At the altar, my husband and I looked at our future with great anticipation. The spark of love had ignited and in time it produced our family, a mighty roaring fire! We passionately met the demands of responsibility, expending our time and energy. The family fire ran hot.
Alas all fires cool and eventually die out. It is the course of nature. We once burned ferociously; we blinked and before we knew it, our children had grown up and we were embers.
Even still, the softly burning embers are needed! Grandparents have much to offer. We have more wisdom and experience than ever.
As the pace of modern life quickens, new parents are hardly able to cope with the demands required of them. Time, especially quality time, has become gold.
This new batch of little ones can feel unheard or rushed. They get left behind and resign themselves to accept the race, the pace, and the lack of face to face attention.
Is it their parent’s fault? Maybe, maybe not. Good parents want to give their children the best they can, but sometimes it comes at an unexpected expense that a child can not understand but can feel. Suddenly, grandparents who have no need (or at times no ability) to rush, are in just the right place to offer love, wisdom, and time to those little ones who got lost in the shuffle.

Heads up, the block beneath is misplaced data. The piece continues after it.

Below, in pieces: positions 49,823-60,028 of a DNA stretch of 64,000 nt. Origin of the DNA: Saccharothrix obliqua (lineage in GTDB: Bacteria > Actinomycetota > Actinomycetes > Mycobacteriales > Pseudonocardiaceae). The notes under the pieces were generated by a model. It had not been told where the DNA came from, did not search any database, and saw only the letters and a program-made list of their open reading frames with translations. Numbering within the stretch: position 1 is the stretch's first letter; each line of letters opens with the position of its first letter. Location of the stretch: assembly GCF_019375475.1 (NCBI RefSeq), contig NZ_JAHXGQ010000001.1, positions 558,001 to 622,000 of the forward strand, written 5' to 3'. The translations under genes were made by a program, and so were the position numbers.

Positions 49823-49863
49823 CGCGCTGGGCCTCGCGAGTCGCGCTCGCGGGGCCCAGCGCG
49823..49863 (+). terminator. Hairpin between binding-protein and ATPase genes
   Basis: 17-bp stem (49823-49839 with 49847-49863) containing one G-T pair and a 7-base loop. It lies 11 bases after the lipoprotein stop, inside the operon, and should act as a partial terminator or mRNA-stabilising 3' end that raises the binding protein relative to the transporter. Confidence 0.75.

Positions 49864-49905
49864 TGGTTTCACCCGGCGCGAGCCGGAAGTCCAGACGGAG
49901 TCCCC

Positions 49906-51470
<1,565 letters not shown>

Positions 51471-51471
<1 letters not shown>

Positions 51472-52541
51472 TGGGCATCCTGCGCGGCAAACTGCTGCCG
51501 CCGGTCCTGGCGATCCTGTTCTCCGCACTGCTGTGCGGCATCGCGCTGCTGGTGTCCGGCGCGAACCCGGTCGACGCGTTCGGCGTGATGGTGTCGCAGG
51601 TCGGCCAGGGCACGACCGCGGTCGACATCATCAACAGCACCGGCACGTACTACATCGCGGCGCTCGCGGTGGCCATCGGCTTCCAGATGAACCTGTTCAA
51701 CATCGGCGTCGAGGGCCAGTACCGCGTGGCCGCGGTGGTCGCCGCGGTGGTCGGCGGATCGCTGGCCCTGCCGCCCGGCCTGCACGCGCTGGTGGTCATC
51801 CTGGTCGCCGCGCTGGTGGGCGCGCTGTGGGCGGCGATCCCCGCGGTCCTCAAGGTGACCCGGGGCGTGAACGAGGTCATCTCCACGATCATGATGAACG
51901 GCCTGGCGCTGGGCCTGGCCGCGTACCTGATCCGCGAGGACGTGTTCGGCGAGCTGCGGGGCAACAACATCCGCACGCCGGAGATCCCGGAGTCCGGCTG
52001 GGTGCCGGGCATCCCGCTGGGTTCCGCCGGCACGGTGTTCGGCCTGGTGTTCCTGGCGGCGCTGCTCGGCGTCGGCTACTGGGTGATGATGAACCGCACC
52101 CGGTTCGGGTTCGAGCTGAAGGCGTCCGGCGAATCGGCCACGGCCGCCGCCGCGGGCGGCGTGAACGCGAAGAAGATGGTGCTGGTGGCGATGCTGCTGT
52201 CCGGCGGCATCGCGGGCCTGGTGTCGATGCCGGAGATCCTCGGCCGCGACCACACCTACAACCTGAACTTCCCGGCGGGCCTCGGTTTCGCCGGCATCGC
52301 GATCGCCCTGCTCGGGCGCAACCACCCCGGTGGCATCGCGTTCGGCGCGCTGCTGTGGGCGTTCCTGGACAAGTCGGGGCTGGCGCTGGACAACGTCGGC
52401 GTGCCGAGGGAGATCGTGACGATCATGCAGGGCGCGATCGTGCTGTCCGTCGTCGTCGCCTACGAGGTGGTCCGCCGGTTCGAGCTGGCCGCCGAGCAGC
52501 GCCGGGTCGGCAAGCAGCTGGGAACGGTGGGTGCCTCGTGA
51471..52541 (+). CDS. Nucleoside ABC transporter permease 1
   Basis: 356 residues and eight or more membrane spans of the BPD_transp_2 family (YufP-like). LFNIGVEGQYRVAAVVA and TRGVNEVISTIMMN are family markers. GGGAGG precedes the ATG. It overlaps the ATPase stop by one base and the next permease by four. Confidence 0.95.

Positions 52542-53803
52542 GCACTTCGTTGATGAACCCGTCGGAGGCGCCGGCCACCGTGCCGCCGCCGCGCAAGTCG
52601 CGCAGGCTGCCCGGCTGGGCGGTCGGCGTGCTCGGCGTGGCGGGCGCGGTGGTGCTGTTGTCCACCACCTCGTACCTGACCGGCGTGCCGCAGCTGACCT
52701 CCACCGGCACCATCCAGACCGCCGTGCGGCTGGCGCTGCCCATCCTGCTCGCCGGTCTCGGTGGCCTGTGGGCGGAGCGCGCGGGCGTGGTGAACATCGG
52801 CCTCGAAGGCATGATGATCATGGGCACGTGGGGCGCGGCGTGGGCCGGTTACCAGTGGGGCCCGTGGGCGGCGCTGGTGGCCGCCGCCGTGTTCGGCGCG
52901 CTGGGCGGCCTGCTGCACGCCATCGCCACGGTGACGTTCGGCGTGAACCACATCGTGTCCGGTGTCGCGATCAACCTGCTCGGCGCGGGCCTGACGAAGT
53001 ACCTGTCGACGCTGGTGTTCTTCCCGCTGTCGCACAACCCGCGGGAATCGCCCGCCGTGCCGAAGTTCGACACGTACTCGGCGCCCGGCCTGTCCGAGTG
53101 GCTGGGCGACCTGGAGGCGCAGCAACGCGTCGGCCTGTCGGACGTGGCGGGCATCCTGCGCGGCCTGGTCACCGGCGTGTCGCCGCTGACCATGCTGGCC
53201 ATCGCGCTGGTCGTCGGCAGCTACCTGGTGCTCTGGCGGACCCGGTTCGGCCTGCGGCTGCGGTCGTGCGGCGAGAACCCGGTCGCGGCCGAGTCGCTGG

Embers are attractive in the quiet in a way that a roaring fire is not. We have something valuable to offer these little ones. We can smile, wink, hug and kiss, tell stories, teach tricks, dazzle and amaze, be gentle, give grace, walk with, talk with, hold, fuss over, cheer on, feed, listen to, pray with, adore and give support. We have abundant riches!
We are exactly where God intended us to be for the sake of those who need us. Our children still need us, even if they don’t express it much. (Just as we probably didn’t.) Our grandchildren really need us and often express it with a smile, a hug, or a “Hey, Grandma watch me do this!” Time is precious and when well spent it pays dividends both ways.
And those embers glow, warmly, quietly, faithfully through the night.
Piper Fountain is the grandmother of 22 and lives in Lansing, Michigan.
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